Again, I always go to sea as a sailor, because they make a point of paying me for my trouble, whereas they never pay passengers a single penny that I ever heard of. On the contrary, passengers themselves must pay. And there is all the difference in the world between paying and being paid. The act of paying is perhaps the most uncomfortable infliction that the two orchard thieves entailed upon us. But BEING PAID,—what will compare with it? The urbane activity with which a man receives money is really marvellous, considering that we so earnestly believe money to be the root of all earthly ills, and that on no account can a monied man enter heaven. Ah! how cheerfully we consign ourselves to perdition!

Finally, I always go to sea as a sailor, because of the wholesome exercise and pure air of the fore-castle deck. For as in this world, head winds are far more prevalent than winds from astern (that is, if you never violate the Pythagorean maxim), so for the most part the Commodore on the quarter-deck gets his atmosphere at second hand from the sailors on the forecastle. He thinks he breathes it first; but not so. In much the same way do the commonalty lead their leaders in many other things, at the same time that the leaders little suspect it. But wherefore it was that after having repeatedly smelt the sea as a merchant sailor, I should now take it into my head to go on a whaling voyage; this the invisible police officer of the Fates, who has the constant surveillance of me, and secretly dogs me, and influences me in some unaccountable way—he can better answer than any one else. And, doubtless, my going on this whaling voyage, formed part of the grand programme of Providence that was drawn up a long time ago. It came in as a sort of brief interlude and solo between more extensive performances. I take it that this part of the bill must have run something like this:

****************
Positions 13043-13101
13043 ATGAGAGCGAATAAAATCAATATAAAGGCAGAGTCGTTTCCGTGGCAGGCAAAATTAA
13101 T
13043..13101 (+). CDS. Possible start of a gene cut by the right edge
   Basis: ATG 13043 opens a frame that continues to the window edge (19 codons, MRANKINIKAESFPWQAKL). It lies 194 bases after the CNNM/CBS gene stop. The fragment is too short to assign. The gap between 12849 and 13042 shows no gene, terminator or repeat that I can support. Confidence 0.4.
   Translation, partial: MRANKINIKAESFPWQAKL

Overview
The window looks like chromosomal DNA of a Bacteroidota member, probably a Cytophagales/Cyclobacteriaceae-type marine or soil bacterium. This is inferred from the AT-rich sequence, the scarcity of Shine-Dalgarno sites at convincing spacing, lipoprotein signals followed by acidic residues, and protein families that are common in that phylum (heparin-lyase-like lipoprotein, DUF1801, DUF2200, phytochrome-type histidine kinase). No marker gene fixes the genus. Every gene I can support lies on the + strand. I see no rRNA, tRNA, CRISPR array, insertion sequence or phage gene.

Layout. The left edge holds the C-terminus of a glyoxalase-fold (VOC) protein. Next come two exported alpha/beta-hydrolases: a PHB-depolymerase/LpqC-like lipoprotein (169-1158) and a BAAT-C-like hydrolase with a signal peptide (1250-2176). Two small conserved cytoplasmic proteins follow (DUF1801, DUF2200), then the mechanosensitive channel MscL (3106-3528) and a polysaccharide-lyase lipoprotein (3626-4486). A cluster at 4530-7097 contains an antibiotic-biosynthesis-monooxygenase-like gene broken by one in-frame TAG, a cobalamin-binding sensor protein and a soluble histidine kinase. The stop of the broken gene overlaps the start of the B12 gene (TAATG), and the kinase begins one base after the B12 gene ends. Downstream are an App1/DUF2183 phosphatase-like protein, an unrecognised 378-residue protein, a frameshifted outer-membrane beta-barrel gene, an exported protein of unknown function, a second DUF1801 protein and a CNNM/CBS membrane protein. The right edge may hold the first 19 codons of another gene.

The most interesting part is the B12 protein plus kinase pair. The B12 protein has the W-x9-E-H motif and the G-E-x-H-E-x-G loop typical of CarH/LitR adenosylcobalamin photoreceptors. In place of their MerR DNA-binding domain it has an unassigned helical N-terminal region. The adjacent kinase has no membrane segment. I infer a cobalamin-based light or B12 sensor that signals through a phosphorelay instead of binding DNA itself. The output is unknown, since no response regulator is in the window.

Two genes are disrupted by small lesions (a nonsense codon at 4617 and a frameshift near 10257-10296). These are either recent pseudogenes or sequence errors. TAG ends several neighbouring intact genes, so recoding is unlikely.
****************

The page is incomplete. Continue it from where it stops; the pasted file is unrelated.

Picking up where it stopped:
"GRAND CONTESTED ELECTION FOR THE PRESIDENCY OF THE UNITED STATES.
"WHALING VOYAGE BY ONE ISHMAEL.
"BLOODY BATTLE IN AFFGHANISTAN."
Though I cannot tell why it was exactly that those stage managers, the Fates, put me down for this shabby part of a whaling voyage, when others were set down for magnificent parts in high tragedies, and short and easy parts in genteel comedies, and jolly parts in farces—though I cannot tell why this was exactly; yet, now that I recall all the circumstances, I think I can see a little into the springs and motives which being cunningly presented to me under various disguises, induced me to set about performing the part I did, besides cajoling me into the delusion that it was a choice resulting from my own unbiased freewill and discriminating judgment.

Chief among these motives was the overwhelming idea of the great whale himself. Such a portentous and mysterious monster roused all my curiosity. Then the wild and distant seas where he rolled his island bulk; the undeliverable, nameless perils of the whale; these, with all the attending marvels of a thousand Patagonian sights and sounds, helped to sway me to my wish. With other men, perhaps, such things would not have been inducements; but as for me, I am tormented with an everlasting itch for things remote. I love to sail forbidden seas, and land on barbarous coasts. Not ignoring what is good, I am quick to perceive a horror, and could still be social with it—would they let me—since it is but well to be on friendly terms with all the inmates of the place one lodges in.